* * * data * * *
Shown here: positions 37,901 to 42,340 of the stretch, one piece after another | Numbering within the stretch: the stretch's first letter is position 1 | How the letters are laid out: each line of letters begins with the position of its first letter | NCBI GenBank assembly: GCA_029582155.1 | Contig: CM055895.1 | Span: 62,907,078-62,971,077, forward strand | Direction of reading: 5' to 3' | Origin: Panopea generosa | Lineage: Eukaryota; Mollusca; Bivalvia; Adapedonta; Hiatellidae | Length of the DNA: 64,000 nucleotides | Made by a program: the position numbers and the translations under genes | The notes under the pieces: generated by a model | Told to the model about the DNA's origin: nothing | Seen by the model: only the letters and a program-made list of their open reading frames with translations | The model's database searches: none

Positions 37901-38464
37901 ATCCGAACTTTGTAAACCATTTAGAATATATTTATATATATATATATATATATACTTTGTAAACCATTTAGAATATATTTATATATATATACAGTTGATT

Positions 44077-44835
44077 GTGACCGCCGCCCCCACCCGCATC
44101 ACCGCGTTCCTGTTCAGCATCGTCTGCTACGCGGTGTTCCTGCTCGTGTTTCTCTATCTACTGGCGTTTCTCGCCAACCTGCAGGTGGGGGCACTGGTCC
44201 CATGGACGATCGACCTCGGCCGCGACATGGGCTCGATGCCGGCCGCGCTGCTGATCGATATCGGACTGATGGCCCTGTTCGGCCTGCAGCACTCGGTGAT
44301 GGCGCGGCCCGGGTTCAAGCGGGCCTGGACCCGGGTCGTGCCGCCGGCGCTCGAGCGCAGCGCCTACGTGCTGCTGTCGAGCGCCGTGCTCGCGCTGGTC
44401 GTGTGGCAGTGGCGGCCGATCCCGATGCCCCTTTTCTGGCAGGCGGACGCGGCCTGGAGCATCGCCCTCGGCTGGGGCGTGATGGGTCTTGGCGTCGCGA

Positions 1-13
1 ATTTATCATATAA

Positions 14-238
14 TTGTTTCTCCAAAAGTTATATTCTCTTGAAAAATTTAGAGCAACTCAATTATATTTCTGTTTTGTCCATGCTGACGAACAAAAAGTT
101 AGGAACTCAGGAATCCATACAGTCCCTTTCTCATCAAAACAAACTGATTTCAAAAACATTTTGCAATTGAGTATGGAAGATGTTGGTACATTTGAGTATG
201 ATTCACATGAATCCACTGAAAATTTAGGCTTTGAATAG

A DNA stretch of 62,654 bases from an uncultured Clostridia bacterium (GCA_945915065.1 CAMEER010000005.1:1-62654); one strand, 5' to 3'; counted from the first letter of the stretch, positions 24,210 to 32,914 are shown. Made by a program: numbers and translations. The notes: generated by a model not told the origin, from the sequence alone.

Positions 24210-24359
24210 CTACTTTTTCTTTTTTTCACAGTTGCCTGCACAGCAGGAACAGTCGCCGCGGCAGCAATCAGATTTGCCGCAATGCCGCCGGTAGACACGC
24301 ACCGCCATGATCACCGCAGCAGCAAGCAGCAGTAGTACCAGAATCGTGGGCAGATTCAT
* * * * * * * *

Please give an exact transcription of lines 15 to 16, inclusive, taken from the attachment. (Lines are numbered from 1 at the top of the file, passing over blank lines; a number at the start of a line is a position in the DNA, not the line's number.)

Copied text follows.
201 ATTCACATGAATCCACTGAAAATTTAGGCTTTGAATAG

A DNA stretch of 62,654 bases from an uncultured Clostridia bacterium (GCA_945915065.1 CAMEER010000005.1:1-62654); one strand, 5' to 3'; counted from the first letter of the stretch, positions 24,210 to 32,914 are shown. Made by a program: numbers and translations. The notes: generated by a model not told the origin, from the sequence alone.